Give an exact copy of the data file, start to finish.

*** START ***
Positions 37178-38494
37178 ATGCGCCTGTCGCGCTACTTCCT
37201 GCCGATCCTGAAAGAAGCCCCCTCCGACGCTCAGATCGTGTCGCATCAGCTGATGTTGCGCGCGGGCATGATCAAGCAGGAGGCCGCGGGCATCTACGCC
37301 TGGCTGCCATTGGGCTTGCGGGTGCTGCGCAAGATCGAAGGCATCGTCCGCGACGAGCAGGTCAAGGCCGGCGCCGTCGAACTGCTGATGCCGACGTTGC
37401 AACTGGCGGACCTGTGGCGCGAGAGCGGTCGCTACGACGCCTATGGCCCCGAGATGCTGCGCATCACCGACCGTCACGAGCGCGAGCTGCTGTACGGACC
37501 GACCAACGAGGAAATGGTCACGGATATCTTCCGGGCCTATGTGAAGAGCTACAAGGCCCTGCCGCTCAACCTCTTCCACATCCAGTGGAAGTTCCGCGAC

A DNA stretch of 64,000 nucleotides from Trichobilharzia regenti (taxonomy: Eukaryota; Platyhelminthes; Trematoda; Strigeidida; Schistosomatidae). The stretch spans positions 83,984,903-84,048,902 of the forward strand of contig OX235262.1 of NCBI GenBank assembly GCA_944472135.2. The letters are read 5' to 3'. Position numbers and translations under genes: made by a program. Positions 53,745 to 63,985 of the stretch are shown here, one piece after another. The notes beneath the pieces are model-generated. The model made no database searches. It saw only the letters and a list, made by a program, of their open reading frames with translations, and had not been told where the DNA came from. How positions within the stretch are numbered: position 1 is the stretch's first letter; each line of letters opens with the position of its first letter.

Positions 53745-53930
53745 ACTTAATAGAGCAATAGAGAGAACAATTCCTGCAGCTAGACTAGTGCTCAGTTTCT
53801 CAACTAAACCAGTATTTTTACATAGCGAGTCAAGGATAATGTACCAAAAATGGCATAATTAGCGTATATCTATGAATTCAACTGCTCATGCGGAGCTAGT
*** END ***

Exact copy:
Positions 37178-38494
37178 ATGCGCCTGTCGCGCTACTTCCT
37201 GCCGATCCTGAAAGAAGCCCCCTCCGACGCTCAGATCGTGTCGCATCAGCTGATGTTGCGCGCGGGCATGATCAAGCAGGAGGCCGCGGGCATCTACGCC
37301 TGGCTGCCATTGGGCTTGCGGGTGCTGCGCAAGATCGAAGGCATCGTCCGCGACGAGCAGGTCAAGGCCGGCGCCGTCGAACTGCTGATGCCGACGTTGC
37401 AACTGGCGGACCTGTGGCGCGAGAGCGGTCGCTACGACGCCTATGGCCCCGAGATGCTGCGCATCACCGACCGTCACGAGCGCGAGCTGCTGTACGGACC
37501 GACCAACGAGGAAATGGTCACGGATATCTTCCGGGCCTATGTGAAGAGCTACAAGGCCCTGCCGCTCAACCTCTTCCACATCCAGTGGAAGTTCCGCGAC

A DNA stretch of 64,000 nucleotides from Trichobilharzia regenti (taxonomy: Eukaryota; Platyhelminthes; Trematoda; Strigeidida; Schistosomatidae). The stretch spans positions 83,984,903-84,048,902 of the forward strand of contig OX235262.1 of NCBI GenBank assembly GCA_944472135.2. The letters are read 5' to 3'. Position numbers and translations under genes: made by a program. Positions 53,745 to 63,985 of the stretch are shown here, one piece after another. The notes beneath the pieces are model-generated. The model made no database searches. It saw only the letters and a list, made by a program, of their open reading frames with translations, and had not been told where the DNA came from. How positions within the stretch are numbered: position 1 is the stretch's first letter; each line of letters opens with the position of its first letter.

Positions 53745-53930
53745 ACTTAATAGAGCAATAGAGAGAACAATTCCTGCAGCTAGACTAGTGCTCAGTTTCT
53801 CAACTAAACCAGTATTTTTACATAGCGAGTCAAGGATAATGTACCAAAAATGGCATAATTAGCGTATATCTATGAATTCAACTGCTCATGCGGAGCTAGT